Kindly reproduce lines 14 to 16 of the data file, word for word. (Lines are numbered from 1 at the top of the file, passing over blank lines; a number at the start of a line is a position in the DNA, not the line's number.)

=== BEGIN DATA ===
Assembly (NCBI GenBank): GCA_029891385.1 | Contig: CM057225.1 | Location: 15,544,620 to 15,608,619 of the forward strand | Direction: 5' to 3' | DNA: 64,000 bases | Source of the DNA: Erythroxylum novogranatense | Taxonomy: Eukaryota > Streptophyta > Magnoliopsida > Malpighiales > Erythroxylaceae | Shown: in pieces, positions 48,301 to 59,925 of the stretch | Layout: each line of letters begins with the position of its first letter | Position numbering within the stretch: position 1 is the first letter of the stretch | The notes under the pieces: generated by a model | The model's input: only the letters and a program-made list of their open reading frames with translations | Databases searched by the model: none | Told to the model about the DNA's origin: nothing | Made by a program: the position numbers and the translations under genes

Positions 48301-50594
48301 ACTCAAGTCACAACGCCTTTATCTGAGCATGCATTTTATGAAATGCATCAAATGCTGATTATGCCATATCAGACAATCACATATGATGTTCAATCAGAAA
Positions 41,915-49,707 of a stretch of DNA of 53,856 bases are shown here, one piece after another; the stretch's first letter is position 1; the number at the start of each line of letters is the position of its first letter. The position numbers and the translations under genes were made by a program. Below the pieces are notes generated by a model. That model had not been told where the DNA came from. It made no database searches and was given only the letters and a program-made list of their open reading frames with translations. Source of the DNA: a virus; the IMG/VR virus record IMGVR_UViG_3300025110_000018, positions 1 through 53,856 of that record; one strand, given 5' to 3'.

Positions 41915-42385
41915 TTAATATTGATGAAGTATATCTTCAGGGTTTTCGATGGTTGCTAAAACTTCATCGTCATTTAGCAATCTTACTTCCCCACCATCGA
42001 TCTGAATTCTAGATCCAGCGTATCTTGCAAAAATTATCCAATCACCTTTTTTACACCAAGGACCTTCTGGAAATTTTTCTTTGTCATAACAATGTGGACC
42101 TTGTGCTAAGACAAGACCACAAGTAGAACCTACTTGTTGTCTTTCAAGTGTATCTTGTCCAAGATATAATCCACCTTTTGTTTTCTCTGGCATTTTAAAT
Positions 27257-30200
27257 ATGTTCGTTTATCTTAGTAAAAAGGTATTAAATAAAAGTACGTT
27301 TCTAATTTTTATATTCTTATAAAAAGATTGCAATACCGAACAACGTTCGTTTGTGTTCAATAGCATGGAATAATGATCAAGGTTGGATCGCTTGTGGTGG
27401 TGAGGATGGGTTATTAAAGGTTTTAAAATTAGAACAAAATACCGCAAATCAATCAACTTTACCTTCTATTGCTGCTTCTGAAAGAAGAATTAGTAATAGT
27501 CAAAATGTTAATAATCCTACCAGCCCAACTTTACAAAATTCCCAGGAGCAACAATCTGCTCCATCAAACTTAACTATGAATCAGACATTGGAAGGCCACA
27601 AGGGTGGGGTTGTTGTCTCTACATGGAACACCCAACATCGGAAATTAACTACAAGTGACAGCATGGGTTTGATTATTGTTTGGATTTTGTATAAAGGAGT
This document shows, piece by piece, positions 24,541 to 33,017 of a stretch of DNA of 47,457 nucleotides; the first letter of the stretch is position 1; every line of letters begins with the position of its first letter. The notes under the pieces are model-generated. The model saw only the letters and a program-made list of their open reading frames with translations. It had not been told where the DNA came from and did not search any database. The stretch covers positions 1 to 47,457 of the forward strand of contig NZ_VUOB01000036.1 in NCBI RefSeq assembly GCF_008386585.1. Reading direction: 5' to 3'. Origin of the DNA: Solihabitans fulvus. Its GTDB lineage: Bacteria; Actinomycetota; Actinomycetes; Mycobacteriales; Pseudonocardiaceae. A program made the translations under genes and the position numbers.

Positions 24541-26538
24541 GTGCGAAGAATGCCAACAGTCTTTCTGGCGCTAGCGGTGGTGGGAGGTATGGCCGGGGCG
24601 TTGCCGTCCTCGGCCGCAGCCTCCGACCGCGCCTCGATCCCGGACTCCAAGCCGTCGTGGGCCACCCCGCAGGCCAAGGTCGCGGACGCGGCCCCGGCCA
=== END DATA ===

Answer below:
27601 AGGGTGGGGTTGTTGTCTCTACATGGAACACCCAACATCGGAAATTAACTACAAGTGACAGCATGGGTTTGATTATTGTTTGGATTTTGTATAAAGGAGT
This document shows, piece by piece, positions 24,541 to 33,017 of a stretch of DNA of 47,457 nucleotides; the first letter of the stretch is position 1; every line of letters begins with the position of its first letter. The notes under the pieces are model-generated. The model saw only the letters and a program-made list of their open reading frames with translations. It had not been told where the DNA came from and did not search any database. The stretch covers positions 1 to 47,457 of the forward strand of contig NZ_VUOB01000036.1 in NCBI RefSeq assembly GCF_008386585.1. Reading direction: 5' to 3'. Origin of the DNA: Solihabitans fulvus. Its GTDB lineage: Bacteria; Actinomycetota; Actinomycetes; Mycobacteriales; Pseudonocardiaceae. A program made the translations under genes and the position numbers.

Positions 24541-26538